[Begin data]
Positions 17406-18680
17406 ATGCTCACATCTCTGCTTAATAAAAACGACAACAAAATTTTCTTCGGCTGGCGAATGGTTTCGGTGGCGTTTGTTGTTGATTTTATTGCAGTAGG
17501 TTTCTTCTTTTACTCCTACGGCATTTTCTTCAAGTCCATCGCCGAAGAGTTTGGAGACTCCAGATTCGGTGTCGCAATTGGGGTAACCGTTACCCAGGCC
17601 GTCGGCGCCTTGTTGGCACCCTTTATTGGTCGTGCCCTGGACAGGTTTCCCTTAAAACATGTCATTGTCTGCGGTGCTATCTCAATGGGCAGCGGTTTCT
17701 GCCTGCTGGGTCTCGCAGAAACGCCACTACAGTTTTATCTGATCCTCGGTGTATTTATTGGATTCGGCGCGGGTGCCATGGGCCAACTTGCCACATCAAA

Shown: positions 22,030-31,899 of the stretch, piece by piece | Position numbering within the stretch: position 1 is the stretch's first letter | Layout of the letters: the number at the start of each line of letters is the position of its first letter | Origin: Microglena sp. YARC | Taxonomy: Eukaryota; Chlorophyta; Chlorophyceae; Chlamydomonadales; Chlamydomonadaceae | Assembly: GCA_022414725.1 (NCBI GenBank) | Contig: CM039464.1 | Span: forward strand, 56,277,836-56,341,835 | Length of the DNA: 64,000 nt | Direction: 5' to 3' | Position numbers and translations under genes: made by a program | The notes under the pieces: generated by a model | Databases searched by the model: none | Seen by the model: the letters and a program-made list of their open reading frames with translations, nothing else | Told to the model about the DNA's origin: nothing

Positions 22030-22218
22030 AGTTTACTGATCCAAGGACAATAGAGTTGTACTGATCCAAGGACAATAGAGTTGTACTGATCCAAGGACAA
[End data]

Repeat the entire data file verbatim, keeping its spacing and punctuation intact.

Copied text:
Positions 17406-18680
17406 ATGCTCACATCTCTGCTTAATAAAAACGACAACAAAATTTTCTTCGGCTGGCGAATGGTTTCGGTGGCGTTTGTTGTTGATTTTATTGCAGTAGG
17501 TTTCTTCTTTTACTCCTACGGCATTTTCTTCAAGTCCATCGCCGAAGAGTTTGGAGACTCCAGATTCGGTGTCGCAATTGGGGTAACCGTTACCCAGGCC
17601 GTCGGCGCCTTGTTGGCACCCTTTATTGGTCGTGCCCTGGACAGGTTTCCCTTAAAACATGTCATTGTCTGCGGTGCTATCTCAATGGGCAGCGGTTTCT
17701 GCCTGCTGGGTCTCGCAGAAACGCCACTACAGTTTTATCTGATCCTCGGTGTATTTATTGGATTCGGCGCGGGTGCCATGGGCCAACTTGCCACATCAAA

Shown: positions 22,030-31,899 of the stretch, piece by piece | Position numbering within the stretch: position 1 is the stretch's first letter | Layout of the letters: the number at the start of each line of letters is the position of its first letter | Origin: Microglena sp. YARC | Taxonomy: Eukaryota; Chlorophyta; Chlorophyceae; Chlamydomonadales; Chlamydomonadaceae | Assembly: GCA_022414725.1 (NCBI GenBank) | Contig: CM039464.1 | Span: forward strand, 56,277,836-56,341,835 | Length of the DNA: 64,000 nt | Direction: 5' to 3' | Position numbers and translations under genes: made by a program | The notes under the pieces: generated by a model | Databases searched by the model: none | Seen by the model: the letters and a program-made list of their open reading frames with translations, nothing else | Told to the model about the DNA's origin: nothing

Positions 22030-22218
22030 AGTTTACTGATCCAAGGACAATAGAGTTGTACTGATCCAAGGACAATAGAGTTGTACTGATCCAAGGACAA